My Twitter feed confirms it: “Crosslegged in the mud at very front. Been here for 2 hours plus, Jarvis this is dedication #doyourememberthefirsttime @pulp2011 #wireless”

I make several trips to the north of Scotland to see my parents. Indeed, can watch me travel north on the train, through York, Newcastle, Berwick-upon-Tweed, Edinburgh, Kingussie, and Inverness.

On the afternoon of 20 December I am at Gatwick airport (North terminal). I must have caught the 17:50 flight to Inverness, because by the next day I am in the Highlands again (a quick check of my emails confirm this was the case).

And even from my relatively remote family home – half an hour’s drive from the nearest town – my activity is being carefully and closely recorded. The Vodafone mast I clock in with is within a few hundred metres from my rural house – easily within eyeshot.

On one occasion, I spend two days there before the signal goes dead – “No Cell Info Available” on the 24th or 25th of May, 2011.

This two day period is the longest period during the entire year when my location goes unlogged. An email explains why I have gone off radar: “In the Highlands,” I tell a friend on the 24th. “But my phone charger is in London. It’ll be dead until I get back tomorrow night.”

And right enough, there I am – appearing suddenly back in London late on 25 May.

Every row of data adds another pixel to this portrait of my life.

The records display my daily routine down to the minute, my regular haunts, the location of my childhood home, even my taste in music.

All of this activity is from when I have actively used my phone.

If you have set your phone to automatically check for new emails – which I don’t – you are leaving a trail of digital breadcrumbs only minutes apart.

I am not suspected of any crime. I have no criminal record. I don’t even have points on my driving license. There is no clear motive or explanation why my phone company – like yours – is required under law to record the minutiae of my life, and store it for a year.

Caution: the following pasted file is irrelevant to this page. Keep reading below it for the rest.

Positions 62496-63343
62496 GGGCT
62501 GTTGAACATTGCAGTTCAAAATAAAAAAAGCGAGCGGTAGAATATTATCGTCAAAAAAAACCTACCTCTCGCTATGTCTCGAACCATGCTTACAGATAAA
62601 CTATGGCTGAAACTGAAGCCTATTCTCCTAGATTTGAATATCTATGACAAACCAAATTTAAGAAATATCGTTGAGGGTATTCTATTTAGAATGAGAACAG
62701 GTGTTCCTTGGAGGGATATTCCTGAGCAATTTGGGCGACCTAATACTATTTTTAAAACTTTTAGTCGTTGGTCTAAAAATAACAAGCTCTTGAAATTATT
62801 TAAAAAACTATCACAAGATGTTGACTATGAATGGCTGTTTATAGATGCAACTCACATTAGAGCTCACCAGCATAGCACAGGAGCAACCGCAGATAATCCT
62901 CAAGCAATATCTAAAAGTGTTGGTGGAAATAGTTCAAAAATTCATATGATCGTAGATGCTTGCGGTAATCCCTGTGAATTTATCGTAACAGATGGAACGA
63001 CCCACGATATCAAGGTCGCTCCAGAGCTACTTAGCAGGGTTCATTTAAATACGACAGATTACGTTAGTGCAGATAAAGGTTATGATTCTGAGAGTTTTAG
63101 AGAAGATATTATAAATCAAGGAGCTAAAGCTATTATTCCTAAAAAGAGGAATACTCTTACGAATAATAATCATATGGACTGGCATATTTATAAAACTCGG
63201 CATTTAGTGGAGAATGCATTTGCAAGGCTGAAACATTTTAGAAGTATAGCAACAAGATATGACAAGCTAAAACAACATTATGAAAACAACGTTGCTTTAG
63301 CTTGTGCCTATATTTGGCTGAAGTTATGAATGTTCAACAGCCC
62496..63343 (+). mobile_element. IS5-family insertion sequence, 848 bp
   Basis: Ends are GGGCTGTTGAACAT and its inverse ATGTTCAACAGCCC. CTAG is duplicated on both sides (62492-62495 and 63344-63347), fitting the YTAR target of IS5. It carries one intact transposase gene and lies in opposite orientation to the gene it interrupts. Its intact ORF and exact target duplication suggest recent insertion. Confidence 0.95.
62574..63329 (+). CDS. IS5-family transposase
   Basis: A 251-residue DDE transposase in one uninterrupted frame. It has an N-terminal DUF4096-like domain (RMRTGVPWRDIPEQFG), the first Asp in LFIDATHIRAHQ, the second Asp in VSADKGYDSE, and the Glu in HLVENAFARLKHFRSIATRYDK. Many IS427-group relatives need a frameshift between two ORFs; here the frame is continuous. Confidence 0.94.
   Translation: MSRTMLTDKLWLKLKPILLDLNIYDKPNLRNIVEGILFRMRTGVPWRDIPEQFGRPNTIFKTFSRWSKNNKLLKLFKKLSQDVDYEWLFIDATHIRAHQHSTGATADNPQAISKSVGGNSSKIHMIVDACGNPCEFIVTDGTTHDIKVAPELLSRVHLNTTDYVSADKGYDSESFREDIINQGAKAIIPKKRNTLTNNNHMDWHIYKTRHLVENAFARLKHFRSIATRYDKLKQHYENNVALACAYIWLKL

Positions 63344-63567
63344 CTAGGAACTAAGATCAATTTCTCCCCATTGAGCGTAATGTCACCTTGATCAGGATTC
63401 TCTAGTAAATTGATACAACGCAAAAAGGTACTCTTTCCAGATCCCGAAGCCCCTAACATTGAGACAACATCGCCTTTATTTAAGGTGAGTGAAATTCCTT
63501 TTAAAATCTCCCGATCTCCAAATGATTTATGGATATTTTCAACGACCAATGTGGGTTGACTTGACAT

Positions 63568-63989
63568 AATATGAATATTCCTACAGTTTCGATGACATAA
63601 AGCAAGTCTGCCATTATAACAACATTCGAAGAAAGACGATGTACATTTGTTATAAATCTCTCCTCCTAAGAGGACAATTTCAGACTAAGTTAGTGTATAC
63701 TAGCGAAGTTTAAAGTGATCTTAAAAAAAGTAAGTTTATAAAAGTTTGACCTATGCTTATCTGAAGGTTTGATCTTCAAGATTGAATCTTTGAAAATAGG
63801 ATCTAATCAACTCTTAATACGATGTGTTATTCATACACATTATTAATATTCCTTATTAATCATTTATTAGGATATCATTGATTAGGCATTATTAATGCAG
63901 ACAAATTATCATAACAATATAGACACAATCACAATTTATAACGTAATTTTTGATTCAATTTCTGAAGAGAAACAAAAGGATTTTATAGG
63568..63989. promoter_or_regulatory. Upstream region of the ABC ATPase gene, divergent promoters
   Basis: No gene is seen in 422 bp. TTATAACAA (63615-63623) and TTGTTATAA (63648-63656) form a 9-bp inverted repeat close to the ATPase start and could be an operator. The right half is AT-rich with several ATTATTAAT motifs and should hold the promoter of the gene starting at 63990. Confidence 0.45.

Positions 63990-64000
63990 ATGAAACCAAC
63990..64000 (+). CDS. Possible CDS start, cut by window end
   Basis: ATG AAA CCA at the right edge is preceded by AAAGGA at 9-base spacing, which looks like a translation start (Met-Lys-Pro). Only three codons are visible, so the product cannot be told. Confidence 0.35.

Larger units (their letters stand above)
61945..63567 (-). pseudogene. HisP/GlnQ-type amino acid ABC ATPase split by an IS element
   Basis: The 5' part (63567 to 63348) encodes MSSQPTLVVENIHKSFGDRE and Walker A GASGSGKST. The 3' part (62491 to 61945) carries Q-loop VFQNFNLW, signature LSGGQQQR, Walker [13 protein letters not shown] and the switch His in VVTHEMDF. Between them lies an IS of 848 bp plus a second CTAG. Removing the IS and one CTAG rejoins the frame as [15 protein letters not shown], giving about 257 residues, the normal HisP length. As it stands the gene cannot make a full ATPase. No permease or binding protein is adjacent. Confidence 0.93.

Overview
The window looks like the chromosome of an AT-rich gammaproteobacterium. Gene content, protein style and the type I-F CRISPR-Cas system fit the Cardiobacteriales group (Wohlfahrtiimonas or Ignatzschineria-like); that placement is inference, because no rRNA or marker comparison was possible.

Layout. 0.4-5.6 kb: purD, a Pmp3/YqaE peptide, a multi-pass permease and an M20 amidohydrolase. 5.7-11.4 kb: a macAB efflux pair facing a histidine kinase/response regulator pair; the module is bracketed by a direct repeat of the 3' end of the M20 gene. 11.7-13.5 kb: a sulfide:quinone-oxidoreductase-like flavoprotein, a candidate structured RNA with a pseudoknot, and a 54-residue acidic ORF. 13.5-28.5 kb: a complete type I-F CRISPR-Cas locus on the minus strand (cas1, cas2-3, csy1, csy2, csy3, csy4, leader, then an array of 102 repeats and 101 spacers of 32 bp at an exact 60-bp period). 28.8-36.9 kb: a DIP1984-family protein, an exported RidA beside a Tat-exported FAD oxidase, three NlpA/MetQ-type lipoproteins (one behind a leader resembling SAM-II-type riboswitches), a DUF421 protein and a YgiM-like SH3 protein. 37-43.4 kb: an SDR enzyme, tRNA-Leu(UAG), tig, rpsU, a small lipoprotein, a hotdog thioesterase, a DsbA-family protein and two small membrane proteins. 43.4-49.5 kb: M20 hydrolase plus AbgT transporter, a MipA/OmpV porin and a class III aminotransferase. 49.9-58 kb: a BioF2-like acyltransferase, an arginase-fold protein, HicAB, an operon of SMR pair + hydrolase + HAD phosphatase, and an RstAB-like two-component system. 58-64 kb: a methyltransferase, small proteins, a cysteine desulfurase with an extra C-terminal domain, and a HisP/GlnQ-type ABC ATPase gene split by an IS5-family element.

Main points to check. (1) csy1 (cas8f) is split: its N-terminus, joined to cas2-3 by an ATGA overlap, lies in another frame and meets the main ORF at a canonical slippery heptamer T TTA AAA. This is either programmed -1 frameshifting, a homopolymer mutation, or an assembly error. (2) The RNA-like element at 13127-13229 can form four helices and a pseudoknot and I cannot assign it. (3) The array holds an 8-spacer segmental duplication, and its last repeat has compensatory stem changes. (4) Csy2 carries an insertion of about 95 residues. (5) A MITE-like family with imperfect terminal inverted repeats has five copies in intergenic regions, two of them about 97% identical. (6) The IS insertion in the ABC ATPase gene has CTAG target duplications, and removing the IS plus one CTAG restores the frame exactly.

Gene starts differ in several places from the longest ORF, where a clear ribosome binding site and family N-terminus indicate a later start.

And under the Coalition’s proposals, these rules would be rolled out to all email services, social networks, internet providers and even game companies, who would be required to offer access on demand and in real time and without a warrant.

The proposals would allow officials or police to see not only when I was in Hyde Park, but when I went online to book the tickets, and who I emailed immediately after to let them know I had done so.

And where there is such a wealth of information, there is an element of risk that it will not be used correctly.

Emma Draper of Privacy International said: “Information, once collected and stored, will always be vulnerable to exposure by human error or corruption. The only answer to this problem is to collect only the bare minimum of information, and to delete or destroy information the moment it becomes superfluous to requirements.”

Already there are claims that UK phone data has been accessed illegally.

During the Leveson inquiry, Simon Hughes MP claimed that reporters from The Sun gained access to phone records showing him to have used gay phonelines.

I know that I have not been living a secret second life, nor masterminding any criminal activity. I don’t have a lot to hide from the government.

But that doesn’t mean that I am happy for my life to be written up and ready to read.

NB. Note on safety: My routine has significantly changed since January 2012.